I'm A Mother Angelica Catholic

Mother Angelica

By Roger D'Aquin


I wouldn’t be who I am if it were not for my Catholic faith. It informs everything that I do. Somebody asked me once what type of Catholic I am. This was a person familiar with the diversity and even divisions within the Catholic faith. They wanted to know if I was a traditionalist, or a reformer, or a charismatic, a liberal or a conservative, or whatever. My answer surprised them. I said, “I’m a Mother Angelica Catholic”.

Mother Angelica died Easter Sunday 2016. I have been praying to her as a siant ever since. I am convinced she reached a state of holiness on earth and that her years of suffering beofre her death, were her purgatory.

The Catholic Network, EWTN, has been a vehicle God has used to reach me throughout my life, starting when I was in a teenager. It was extremely important to me during my years in college and there are many lessons I simply would not if learned, if not for EWTN, which she founded. Rita Antoinette Rizzo was born into difficult circumstances in 1923. Her mother struggled with severe depression and her father abandoned the family when she was very young. She did not have a good relationship with either parent. At 21 she entered cloistered life becoming a Poor Clare novice. She was received into the community on November 8, 1945 and given the name Sister Mary Angelica of the Annunciation, and she professed her lifelong vows on January 3, 1953. She had a serious accident in the monastery later that year that left her partially crippled and with lifelong back and leg pain, but she never let that slow her down.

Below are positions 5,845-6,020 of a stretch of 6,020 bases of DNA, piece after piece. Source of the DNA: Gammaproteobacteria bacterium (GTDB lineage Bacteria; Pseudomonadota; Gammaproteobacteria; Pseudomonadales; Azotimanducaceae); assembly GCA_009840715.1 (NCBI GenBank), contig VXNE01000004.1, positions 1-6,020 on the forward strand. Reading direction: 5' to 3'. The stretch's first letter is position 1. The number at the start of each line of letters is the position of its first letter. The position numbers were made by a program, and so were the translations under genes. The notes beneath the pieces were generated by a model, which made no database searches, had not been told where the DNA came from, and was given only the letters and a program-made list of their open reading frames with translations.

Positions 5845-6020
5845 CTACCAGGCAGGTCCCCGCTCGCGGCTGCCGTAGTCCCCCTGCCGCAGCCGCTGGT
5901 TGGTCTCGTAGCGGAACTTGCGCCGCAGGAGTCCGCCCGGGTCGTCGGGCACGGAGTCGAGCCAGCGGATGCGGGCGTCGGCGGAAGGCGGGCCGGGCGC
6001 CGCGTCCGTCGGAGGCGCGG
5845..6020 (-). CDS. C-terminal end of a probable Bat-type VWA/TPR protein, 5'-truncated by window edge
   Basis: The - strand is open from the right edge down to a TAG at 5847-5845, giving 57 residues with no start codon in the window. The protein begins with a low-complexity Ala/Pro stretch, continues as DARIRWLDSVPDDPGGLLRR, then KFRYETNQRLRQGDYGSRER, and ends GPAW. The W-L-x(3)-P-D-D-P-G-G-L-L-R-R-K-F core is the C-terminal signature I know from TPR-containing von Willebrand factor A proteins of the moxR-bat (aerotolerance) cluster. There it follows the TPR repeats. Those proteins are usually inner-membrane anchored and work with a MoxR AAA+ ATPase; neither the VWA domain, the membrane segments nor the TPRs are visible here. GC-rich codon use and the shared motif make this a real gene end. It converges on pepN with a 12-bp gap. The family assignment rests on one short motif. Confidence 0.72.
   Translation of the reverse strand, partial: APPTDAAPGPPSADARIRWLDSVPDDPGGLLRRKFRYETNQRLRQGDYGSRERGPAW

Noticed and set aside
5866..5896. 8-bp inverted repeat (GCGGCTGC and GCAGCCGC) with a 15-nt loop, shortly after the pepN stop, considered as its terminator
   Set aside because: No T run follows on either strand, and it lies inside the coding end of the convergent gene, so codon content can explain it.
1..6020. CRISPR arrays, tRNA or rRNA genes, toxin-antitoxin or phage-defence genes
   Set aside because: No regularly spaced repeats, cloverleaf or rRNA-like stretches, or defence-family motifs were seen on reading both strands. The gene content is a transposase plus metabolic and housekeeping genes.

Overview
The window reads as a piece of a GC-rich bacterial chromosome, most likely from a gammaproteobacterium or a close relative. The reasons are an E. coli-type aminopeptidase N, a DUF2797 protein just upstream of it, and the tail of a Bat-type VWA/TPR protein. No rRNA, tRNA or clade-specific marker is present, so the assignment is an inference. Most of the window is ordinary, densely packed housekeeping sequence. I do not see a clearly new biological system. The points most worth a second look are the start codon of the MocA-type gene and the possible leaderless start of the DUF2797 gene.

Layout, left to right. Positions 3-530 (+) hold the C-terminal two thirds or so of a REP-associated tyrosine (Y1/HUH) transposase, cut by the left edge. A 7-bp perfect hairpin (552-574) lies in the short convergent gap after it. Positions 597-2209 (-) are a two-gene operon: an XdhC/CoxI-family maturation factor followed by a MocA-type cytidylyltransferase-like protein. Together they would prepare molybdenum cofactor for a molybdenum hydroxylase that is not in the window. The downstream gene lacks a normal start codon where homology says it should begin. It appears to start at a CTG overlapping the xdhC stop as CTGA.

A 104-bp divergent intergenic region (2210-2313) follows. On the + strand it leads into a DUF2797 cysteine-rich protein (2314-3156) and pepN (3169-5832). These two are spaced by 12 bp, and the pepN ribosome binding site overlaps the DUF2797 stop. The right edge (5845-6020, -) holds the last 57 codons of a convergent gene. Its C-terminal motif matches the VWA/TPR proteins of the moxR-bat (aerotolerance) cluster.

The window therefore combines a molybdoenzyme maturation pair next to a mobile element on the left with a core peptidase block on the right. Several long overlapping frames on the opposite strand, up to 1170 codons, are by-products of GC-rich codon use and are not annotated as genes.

She was inspired by the civil rights movement and believed God was leading her to create a cloistered community for black women. While she had no money to do so, she showed her fund raising talents. She and her sisters raised in excess of $10,000 from fishing lures that they made themselves and sold. In 1962 Mother Angelica and four sisters established Our Lady of the Angels Monastery in Irondale Alabama.

Her sisters were impressed with her teaching and knowledge of scripture and encouraged her to do something cloistered nuns generally don’t, teach those outside the monastery. In 1971 she received special permission to do just that. She began hosting two hour “Parlor Talks” to discuss scripture with women from the outside world. The talks were mainly for Catholics but others showed up as well.

Mother Angelica reported being amazed at how little these women knew and how they were struggling. The non Catholics knew the scriptures, but they didn’t know how to live an interior spiritual life and live like Jesus did. The Catholics knew the sacraments, but they didn’t know the scriptures and they hadn’t internalized the sacraments into their hearts. “Giving this class, I realized how little people knew,” she said, according to an account in Raymond Arroyo’s 2005 biography of her. This is discussed in detail in Raymond Arroyo’s biography of her. He quotes her as saying she felt called “to help the laity ‘live the Gospel’ and develop an interior life.”